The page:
Walking with the Incas in Machu Picchu, a land where the ancient gods still reign
“Ama Sua. Ama Lulla. Ama Quella.”
“Do not steal. Do not lie. Do not be lazy.”
This age-old quote from the Andean highlands defined the code of life for a nation that rose from oblivion to become one of the greatest cultures of its time – the Inca. Today, after 500 years, one of its architectural marvels, Machu Picchu, is one of the Seven Wonders of the World.
Cusco, the ancient capital of Inca, was my first stop on the way to Machu Picchu. Situated at an elevation of 3,000 metres, this acted as a stopover and helped me acclimatise to the high elevation. The town was full of tourists, both young and old. Many were rejoicing in the memory of the marvel they had just witnessed, while others still looked forward to witnessing more. There was plenty to see in and around Cusco, and this is where I first got acquainted with the Incas.
Cusco also houses the largest temple of the Incas, known as Coricancha. After spending two days in Cusco and its nearby towns, I was ready to embark on the four-day Inca trail.
The trail head started at 82 kilometres, a half-an-hour drive from Ollantaytambo. This is also where I met my guide Oswaldo, the cook Rosario, and a team of four hard-working, sturdy and light-footed highland porters. These journeys would have been impossible if not for these porters.
This is also where I saw the wonder that is coca leaf in action. Seeing these porters chewing a bunch of coca leaves and running up and down the trail, I imagined how the Incas must have had runners between their fortresses and the miracle coca plant.
The first day was a gradual 12 kilometre hike with a net gain of 300 metres to a final elevation of 3,000 metres. We hiked along the Urubamba River for the most part before climbing up to Huayllabamba to stay the night. The highlight of our day was Willkarakay, a mountainside agricultural site that serves as a beautiful testament to the surprises the trail holds before ultimately delivering to you its final jewel at Machu Picchu.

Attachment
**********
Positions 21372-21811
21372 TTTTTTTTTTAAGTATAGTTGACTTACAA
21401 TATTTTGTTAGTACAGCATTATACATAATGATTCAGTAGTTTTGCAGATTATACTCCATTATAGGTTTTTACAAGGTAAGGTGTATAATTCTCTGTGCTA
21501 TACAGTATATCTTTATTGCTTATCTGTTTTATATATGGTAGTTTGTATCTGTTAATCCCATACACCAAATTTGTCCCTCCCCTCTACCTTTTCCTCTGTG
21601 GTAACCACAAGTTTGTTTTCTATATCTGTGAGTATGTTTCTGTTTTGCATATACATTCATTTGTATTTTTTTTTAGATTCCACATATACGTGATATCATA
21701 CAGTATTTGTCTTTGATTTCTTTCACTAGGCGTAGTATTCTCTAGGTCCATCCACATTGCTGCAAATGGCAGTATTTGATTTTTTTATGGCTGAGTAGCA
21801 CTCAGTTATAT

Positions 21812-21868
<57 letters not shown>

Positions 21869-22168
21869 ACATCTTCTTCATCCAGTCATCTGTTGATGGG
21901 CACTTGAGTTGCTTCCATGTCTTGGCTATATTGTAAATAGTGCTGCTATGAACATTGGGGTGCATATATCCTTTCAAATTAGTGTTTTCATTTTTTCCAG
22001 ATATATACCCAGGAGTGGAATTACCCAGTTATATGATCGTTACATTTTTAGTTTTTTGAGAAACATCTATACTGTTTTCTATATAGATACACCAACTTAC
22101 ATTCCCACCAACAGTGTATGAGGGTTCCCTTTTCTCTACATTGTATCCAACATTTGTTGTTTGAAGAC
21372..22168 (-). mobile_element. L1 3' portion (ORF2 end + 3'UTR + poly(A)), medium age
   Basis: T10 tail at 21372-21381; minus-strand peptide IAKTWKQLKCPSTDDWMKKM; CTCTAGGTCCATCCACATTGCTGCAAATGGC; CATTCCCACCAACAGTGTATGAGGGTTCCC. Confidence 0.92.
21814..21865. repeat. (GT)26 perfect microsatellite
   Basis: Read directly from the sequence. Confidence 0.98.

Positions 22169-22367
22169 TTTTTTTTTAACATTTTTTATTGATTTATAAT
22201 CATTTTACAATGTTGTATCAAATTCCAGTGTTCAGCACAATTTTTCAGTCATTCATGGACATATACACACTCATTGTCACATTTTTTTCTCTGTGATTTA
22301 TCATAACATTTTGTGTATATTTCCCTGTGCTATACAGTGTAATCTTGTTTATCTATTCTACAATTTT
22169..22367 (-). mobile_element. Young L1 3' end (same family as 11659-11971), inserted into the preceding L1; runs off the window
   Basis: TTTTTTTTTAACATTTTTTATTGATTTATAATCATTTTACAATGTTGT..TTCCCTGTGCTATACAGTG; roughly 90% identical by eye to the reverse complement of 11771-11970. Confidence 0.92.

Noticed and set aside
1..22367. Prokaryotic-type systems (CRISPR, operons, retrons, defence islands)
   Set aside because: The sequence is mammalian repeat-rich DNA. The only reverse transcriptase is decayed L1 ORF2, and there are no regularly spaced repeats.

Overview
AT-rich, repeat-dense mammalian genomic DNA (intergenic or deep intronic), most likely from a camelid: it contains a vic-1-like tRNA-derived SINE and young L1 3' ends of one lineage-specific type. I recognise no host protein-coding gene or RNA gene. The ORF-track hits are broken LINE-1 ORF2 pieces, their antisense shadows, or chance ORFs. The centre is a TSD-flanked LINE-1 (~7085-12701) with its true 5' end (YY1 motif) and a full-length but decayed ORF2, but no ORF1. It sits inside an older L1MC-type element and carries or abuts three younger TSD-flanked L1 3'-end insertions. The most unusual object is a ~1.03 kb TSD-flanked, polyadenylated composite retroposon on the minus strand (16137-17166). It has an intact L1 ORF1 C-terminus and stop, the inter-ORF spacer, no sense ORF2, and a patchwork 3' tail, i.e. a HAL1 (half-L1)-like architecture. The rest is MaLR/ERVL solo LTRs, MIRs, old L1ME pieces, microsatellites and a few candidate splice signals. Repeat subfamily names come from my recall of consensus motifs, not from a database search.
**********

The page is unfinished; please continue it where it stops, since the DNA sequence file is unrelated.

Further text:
This was by far the toughest day of the trail. Right from the start, the trail wound upwards at a staggering incline. We climbed up to 4,200 metres at the Warmiwanuska or the Dead Woman’s pass, before climbing 600 metres down to spend the night at Pacaymayo.
Unlike your usual trails, the Incas used the mountain to their advantage. This implied using stairs rather than a straight path. In total, the four-day trail has more than 20,000 stairs that you climb up or down.
We reached the top in five hours. The Urubamba now resembled a silver thread somewhere down below. Altitude sickness was a serious problem here, as the sudden elevation gain was drastic enough to cause headaches and fatigue.
After a short stay at the top, we climbed down the trail to Pacaymayo. The climb down was particularly treacherous because of the pouring rain. Many a hiker slipped that day, especially when climbing down the stairs – no wonder the stones had been polished thoroughly after centuries of use!
This was a long day in terms of distance; 18 kilometres in total. However, almost all of it was downhill, apart from the first couple of hours. We climbed up to the Runkurakay Pass at 4,000 metres, before climbing down all the way to WinayWayna at 2,665 metres, right at the gateway of Machu Picchu.